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Detecting Free Water Above Jonah Pay Using Pickett Plots and Core Analysis

Aaron Fisher
EnCana Oil and Gas U.S.A, Denver, CO

Defining the top of reservoir in the Jonah field has been an ongoing project since the beginning of development. In past years a considerable amount of money has been spent on fracing, testing, and squeezing perforations due to high production of free water. In addition to money being spent, many possible gas producing zones have been bypassed due to the fear of completing a zone which will produce high amounts of free water. As a result, recent studies have resulted in a top of reservoir correlation that has all but eliminated completing free water bearing zones, as well as targeting pay that would have been previously bypassed.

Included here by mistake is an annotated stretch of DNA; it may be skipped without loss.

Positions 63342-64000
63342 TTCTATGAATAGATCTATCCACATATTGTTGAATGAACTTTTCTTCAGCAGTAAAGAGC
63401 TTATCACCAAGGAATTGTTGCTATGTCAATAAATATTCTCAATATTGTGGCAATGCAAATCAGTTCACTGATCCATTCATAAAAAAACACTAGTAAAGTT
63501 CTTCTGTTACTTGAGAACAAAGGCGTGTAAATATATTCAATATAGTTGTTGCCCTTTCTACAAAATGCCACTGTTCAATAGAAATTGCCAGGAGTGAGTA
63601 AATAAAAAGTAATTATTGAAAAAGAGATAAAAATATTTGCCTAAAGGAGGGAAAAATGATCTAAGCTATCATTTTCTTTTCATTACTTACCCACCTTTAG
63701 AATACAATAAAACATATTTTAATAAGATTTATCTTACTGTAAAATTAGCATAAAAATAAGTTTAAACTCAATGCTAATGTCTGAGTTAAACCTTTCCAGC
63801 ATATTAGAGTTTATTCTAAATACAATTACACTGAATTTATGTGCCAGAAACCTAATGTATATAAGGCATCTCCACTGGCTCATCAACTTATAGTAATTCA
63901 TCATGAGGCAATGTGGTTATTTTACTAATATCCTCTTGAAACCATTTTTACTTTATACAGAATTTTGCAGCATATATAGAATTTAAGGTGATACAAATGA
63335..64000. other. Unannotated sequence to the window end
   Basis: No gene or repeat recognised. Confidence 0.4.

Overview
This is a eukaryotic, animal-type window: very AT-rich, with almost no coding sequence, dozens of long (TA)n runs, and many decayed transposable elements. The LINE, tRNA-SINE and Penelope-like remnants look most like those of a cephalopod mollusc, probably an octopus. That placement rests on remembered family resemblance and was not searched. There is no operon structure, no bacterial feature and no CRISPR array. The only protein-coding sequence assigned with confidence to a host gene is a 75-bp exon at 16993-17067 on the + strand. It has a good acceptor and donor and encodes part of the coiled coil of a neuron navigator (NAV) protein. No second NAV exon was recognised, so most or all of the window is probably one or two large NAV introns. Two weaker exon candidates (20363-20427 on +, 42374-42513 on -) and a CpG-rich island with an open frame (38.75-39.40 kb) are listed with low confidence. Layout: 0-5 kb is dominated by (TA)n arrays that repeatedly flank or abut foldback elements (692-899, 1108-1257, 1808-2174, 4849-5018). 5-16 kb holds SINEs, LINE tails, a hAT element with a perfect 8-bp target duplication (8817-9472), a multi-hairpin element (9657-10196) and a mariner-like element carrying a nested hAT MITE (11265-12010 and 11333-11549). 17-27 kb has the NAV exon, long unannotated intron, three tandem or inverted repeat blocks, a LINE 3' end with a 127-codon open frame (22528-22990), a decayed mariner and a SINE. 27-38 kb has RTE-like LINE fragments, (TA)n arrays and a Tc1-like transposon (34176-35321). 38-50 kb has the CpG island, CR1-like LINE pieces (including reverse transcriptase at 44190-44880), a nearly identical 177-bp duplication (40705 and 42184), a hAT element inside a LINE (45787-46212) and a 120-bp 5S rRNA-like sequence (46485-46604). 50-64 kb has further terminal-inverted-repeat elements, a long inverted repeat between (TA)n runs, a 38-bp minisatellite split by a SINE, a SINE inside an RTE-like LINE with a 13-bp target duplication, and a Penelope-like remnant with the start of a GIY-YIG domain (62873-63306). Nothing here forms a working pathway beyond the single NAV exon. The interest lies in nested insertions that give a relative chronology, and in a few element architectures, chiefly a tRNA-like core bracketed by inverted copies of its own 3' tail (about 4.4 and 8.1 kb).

The Pickett Plot is a technique commonly used to quantify water saturation and identify water-bearing intervals. The crossplot is essentially a graphical representation of the ‘Archie’ equation. In unconventional reservoirs such as Jonah, the technique is not as straightforward due to a variety of factors including, but not limited to pore structure, grain sorting, and the presence of detrital and authigenic clays. However, strong graphical trends have been identified and utilized to differentiate zones bearing free water from zones at irreducible water saturations. Core analysis, specifically tritiated filtrate-corrected water saturations and previous completion results are used to verify trends seen during Pickett Plot analysis. Field-wide mapping of these trends has produced a stratigraphic top that serves as the upper boundary of the Jonah reservoir.

AAPG Search and Discovery Article #90092©2009 AAPG Rocky Mountain Section, July 9-11, 2008, Denver, Colorado